06 February 2012
ByAppeared in BioNews 643
Exposure to increased levels of vitamin D could boost your fertility, a recent study suggests. The findings may also explain why conception rates fall in the winter and peak in the summer in Northern European countries.
According to researchers from the Medical University of Graz in Austria, it has been known for some time that the vitamin D receptor is found in the reproductive organs of women and men. However very little was known about the role the nutrient played in reproductive health.
The study, published in the European Journal of Endocrinology, reviewed previously conducted research evaluating the relationship between vitamin D and fertility in women and men, as well as in animals.
Studies in humans present evidence that increased levels of vitamin D balance sex hormones in women and regulate the menstrual cycle, increasing levels of progesterone by 13 percent and oestrogen by 21 percent. In men, the nutrient was found to increase sperm count and improve sperm quality and testosterone levels.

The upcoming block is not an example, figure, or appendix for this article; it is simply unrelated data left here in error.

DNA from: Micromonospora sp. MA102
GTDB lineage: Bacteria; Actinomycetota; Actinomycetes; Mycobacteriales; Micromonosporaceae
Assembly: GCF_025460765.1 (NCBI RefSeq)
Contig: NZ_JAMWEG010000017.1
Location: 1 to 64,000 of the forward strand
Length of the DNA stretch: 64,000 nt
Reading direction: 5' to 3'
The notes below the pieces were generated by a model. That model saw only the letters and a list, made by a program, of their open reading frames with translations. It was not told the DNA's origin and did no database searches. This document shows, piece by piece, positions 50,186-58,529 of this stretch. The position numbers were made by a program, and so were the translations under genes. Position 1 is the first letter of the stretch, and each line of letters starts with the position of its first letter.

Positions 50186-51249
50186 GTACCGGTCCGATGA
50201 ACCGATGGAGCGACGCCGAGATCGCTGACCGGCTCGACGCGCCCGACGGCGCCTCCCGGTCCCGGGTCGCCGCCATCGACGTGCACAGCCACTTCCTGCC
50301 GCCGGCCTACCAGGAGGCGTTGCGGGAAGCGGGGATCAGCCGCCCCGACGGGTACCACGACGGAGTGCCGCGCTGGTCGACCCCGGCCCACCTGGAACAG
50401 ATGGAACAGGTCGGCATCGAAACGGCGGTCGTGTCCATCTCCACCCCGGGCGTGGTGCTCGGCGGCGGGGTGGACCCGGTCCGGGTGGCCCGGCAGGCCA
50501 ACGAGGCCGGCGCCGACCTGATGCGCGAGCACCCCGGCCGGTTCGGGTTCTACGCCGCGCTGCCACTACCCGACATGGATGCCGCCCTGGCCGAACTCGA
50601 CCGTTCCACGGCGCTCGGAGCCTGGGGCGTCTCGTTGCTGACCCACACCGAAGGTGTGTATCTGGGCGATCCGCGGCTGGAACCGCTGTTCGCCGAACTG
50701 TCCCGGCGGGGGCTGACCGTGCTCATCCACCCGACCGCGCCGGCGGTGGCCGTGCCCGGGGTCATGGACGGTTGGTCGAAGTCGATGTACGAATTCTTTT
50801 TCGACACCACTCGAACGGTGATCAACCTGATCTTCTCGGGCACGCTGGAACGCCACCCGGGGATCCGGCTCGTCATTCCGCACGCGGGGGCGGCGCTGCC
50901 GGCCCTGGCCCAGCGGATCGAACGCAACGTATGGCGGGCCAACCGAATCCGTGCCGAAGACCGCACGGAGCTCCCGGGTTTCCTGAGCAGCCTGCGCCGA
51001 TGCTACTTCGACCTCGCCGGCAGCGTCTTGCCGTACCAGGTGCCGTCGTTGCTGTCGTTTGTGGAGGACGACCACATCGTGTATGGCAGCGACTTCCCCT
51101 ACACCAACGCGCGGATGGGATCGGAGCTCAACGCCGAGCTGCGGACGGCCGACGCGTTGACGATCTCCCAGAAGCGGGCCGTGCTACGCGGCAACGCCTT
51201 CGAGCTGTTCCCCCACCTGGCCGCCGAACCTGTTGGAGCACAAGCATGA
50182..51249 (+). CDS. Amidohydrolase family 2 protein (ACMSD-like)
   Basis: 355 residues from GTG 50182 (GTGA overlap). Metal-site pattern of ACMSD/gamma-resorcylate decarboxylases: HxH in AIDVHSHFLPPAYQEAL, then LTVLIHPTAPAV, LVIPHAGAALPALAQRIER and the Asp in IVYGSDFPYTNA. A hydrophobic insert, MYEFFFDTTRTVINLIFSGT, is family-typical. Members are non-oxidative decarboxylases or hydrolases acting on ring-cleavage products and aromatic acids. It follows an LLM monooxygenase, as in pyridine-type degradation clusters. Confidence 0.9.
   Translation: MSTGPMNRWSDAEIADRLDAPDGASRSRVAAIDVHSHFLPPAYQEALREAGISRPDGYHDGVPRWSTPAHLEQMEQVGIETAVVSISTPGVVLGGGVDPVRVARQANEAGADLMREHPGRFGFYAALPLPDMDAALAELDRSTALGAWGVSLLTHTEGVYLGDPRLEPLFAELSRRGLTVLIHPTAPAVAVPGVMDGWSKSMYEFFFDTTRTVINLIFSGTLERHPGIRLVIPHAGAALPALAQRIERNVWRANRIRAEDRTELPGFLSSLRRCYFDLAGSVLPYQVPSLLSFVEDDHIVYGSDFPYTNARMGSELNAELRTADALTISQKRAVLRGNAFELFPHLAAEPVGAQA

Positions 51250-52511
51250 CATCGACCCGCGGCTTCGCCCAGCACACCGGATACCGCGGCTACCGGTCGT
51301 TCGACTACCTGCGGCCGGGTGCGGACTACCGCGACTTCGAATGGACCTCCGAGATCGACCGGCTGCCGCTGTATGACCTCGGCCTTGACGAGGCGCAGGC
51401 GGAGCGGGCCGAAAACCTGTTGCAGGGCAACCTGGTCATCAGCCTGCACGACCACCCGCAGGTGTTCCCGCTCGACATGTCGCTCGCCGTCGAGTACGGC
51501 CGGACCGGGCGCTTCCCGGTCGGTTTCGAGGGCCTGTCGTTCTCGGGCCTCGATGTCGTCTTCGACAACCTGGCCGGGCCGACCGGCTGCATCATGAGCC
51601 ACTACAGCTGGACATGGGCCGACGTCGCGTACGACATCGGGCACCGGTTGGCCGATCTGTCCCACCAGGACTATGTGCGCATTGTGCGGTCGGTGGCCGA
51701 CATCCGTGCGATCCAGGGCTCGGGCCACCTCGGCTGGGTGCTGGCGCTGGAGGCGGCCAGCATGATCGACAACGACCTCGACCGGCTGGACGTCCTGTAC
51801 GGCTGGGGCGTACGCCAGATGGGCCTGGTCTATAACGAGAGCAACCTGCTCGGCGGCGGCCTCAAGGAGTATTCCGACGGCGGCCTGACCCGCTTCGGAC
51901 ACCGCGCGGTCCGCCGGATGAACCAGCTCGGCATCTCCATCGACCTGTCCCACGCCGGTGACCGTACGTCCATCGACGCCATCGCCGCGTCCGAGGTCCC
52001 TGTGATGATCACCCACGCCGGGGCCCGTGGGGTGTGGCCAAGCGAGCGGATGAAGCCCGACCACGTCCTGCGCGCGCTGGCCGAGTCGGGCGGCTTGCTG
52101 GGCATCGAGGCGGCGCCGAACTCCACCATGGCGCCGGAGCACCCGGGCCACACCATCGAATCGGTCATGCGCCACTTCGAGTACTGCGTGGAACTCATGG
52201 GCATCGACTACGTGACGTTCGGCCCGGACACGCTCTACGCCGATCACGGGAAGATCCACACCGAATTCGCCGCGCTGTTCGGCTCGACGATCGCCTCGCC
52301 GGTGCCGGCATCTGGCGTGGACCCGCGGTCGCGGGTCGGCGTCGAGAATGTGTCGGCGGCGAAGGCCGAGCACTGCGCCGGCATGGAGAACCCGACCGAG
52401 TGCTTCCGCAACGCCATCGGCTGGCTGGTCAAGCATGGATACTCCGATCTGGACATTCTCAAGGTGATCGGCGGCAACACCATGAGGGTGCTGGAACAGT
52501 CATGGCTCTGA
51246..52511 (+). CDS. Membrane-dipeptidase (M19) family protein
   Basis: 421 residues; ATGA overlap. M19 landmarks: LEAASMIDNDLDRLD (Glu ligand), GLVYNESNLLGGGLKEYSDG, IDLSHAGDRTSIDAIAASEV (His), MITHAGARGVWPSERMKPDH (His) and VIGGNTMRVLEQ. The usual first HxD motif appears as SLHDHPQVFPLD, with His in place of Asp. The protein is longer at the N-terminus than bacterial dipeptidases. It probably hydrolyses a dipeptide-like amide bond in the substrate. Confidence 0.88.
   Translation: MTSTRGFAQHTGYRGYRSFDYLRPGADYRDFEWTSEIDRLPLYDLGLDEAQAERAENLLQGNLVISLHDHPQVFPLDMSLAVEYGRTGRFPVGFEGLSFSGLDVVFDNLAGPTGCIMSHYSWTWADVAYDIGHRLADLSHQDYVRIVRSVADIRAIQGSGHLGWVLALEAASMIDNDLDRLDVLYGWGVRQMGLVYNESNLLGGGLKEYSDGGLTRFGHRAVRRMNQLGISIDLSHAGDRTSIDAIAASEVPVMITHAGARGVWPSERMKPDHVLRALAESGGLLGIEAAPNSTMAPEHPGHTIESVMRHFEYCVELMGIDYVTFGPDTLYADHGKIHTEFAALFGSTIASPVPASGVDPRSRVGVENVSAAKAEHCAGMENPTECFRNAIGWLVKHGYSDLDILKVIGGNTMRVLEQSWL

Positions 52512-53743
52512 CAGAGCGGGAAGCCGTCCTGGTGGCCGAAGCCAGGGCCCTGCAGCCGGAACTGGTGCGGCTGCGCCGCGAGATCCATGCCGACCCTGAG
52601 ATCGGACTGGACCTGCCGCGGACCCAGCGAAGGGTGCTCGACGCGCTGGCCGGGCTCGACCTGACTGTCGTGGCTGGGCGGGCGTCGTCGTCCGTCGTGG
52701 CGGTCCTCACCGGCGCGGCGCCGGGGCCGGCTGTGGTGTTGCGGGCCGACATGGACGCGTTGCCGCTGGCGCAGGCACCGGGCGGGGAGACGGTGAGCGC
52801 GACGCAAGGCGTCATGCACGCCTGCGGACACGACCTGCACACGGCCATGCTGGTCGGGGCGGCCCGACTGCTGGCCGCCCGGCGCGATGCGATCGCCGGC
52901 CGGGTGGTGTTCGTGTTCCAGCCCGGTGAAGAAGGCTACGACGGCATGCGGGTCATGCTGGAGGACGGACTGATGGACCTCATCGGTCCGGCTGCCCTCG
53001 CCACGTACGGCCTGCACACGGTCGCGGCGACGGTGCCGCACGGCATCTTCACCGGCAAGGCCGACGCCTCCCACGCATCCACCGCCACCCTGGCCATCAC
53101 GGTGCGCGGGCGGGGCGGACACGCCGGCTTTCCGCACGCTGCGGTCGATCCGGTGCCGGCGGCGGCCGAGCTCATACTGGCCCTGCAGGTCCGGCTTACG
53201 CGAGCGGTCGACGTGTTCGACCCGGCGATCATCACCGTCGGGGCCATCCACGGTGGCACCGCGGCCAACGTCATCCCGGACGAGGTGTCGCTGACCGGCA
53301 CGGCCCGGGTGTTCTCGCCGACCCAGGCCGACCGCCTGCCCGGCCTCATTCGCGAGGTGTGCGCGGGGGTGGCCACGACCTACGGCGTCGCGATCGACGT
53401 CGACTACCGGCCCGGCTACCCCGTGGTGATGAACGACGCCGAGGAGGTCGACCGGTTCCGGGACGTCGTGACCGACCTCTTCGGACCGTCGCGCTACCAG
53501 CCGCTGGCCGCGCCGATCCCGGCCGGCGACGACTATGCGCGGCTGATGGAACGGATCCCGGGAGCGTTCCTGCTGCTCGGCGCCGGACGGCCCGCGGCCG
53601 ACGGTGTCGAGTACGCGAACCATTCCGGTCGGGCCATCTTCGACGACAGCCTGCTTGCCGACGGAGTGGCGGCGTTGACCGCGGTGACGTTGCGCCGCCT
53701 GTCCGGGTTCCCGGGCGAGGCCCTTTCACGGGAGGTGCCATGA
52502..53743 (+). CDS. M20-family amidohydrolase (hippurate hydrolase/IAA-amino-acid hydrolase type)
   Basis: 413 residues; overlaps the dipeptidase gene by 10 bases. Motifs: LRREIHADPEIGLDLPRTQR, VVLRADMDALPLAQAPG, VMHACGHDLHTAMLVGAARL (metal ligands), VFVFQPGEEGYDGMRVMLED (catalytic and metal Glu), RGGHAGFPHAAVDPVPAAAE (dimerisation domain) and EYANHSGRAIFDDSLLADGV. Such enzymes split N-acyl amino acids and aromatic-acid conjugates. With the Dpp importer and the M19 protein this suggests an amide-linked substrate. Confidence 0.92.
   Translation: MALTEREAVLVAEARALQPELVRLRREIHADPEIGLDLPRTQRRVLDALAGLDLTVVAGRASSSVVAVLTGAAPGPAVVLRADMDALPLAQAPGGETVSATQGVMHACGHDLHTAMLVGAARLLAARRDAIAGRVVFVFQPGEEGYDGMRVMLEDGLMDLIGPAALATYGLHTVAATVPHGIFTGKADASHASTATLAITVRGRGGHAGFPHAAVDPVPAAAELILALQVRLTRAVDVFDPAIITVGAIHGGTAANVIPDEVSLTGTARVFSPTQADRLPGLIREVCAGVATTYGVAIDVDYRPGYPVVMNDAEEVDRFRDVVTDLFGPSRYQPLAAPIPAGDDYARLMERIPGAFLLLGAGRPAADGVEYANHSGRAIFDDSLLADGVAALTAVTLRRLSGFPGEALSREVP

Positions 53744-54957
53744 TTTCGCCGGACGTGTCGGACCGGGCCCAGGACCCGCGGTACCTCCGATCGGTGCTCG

Furthermore, in two of the studies reviewed it was found that conception may be more likely in the summer months. In a study of 2,300 men, researchers found that levels of testosterone and vitamin D peaked in the summer months and were at their lowest in March, after the winter. Women were also found to ovulate less in the winter months.
The studies led the Austrian team to conclude that, 'in addition to… the classic regulators of human reproduction, vitamin D also modulates reproductive processes in women and men'.
Does this mean that a sunshine holiday is in order? Lead author Dr Elisabeth Lerchbaum warned that although vitamin D could help to improve fertility, overexposure could lead to skin cancer.
She said: 'People could either spend more time outside in the sun - or they could take vitamin D supplements, which are a safe and cheap way to increase levels'.
Fertility practitioner Zita West agrees. 'Vitamin D is becoming increasingly important for fertility', she told Marie Claire magazine, 'Having done over 800 vitamin D tests, we have found that around 70 percent of our clients are deficient'.
However, as West points out, vitamin D deficiency is linked to other health problems such as obesity, polycystic ovaries and immune disorders. This demonstrates that the link between vitamin D levels and fertility are not clear cut.